Objectives:We investigated whether platelet count associated with biomarkers of endothelial function, and additionally sought to identify novel predictors of outcomes in a cohort of patients with severe sepsis at a quaternary care academic medical center.Design:Prospective, observational cohort.Patients:Eighty-six sepsis patients admitted into intensive care units were prospectively enrolled into an on-site sepsis registry and biobank.Interventions:None.Measurements and Main Results:Platelet count, mean platelet volume, platelet mass, plasma angiopoietin-1 and angiopoietin-2, syndecan-1, platelet factor 4, sCD40L concentrations, and plasma autotaxin activity were determined for each patient at enrollment. Patient mortality was recorded up to 30 days following hospital discharge. Platelet count and plasma sCD40L was significantly lower in patients who did not survive up to 30 days following hospital discharge. Angiopoietin-2 and the angiopoietin-2/1 ratio were significantly higher in patients who did not survive up to 30 days following discharge. Furthermore, plasma autotaxin activity was significantly higher in patients who did not survive up to 30 days. Interestingly, autotaxin activity correlated with platelet count and the ratio of angiopoietin-2/1 across our population.Conclusions:Platelet count, the ratio of angiopoietin-2/1, and autotaxin activity all predicted 30-day mortality. Autotaxin activity within the plasma correlates with both platelet counts and vascular dysfunction biomarkers across both survivors and non-survivors indicating a possible involvement of autotaxin within sepsis.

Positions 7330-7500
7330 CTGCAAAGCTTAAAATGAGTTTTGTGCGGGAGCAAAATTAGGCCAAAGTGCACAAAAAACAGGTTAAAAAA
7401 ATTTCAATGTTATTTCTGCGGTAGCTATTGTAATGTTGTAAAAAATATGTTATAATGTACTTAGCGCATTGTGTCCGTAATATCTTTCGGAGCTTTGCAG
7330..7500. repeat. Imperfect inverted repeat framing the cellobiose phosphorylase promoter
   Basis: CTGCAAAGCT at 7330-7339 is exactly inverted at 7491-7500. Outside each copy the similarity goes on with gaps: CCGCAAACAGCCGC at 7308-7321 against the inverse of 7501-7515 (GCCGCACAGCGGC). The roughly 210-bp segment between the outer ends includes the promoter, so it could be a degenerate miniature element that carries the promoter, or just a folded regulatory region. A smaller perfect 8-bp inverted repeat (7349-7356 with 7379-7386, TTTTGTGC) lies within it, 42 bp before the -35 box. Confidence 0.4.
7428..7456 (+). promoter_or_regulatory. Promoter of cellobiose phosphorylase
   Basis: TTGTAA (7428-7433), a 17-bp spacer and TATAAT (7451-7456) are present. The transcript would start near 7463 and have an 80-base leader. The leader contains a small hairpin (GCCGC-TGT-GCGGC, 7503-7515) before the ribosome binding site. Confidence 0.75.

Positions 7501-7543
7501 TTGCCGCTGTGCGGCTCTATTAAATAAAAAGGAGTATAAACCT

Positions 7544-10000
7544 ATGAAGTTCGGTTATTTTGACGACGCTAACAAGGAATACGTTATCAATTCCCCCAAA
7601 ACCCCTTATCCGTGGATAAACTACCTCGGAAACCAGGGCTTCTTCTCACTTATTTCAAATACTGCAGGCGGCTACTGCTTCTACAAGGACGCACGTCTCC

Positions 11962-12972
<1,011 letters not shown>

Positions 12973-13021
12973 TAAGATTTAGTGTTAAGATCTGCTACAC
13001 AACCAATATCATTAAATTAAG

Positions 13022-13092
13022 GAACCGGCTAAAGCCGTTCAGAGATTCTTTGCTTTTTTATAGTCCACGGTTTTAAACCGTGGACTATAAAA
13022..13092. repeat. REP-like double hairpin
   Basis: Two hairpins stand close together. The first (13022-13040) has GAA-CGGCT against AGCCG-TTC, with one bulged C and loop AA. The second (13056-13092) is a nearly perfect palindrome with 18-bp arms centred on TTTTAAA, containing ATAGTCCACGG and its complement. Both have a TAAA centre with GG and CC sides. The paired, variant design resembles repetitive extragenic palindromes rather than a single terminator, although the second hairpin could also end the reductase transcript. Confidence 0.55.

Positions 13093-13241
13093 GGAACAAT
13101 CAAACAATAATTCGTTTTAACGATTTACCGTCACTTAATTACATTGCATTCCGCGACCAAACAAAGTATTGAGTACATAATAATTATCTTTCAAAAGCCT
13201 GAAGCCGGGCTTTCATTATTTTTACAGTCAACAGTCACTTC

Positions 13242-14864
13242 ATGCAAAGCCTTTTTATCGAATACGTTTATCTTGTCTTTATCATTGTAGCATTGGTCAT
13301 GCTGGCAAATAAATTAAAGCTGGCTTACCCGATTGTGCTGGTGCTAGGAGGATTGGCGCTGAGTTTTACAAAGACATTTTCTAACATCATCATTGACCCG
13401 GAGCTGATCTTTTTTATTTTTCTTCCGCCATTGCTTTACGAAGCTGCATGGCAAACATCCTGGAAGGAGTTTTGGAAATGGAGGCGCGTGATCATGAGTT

|Number of pages
|Published - Dec 1 2020
Bibliographical noteFunding Information:
This publication was supported by the National Center for Research Resources and the National Center for Advancing Translational Sciences, National Institutes of Health, through Grant UL1TR000117. The content is solely the responsibility of the authors and does not necessarily represent the official views of the NIH.
© 2020 Lippincott Williams and Wilkins. All rights reserved.
ASJC Scopus subject areas
- Critical Care and Intensive Care Medicine
- Emergency Medicine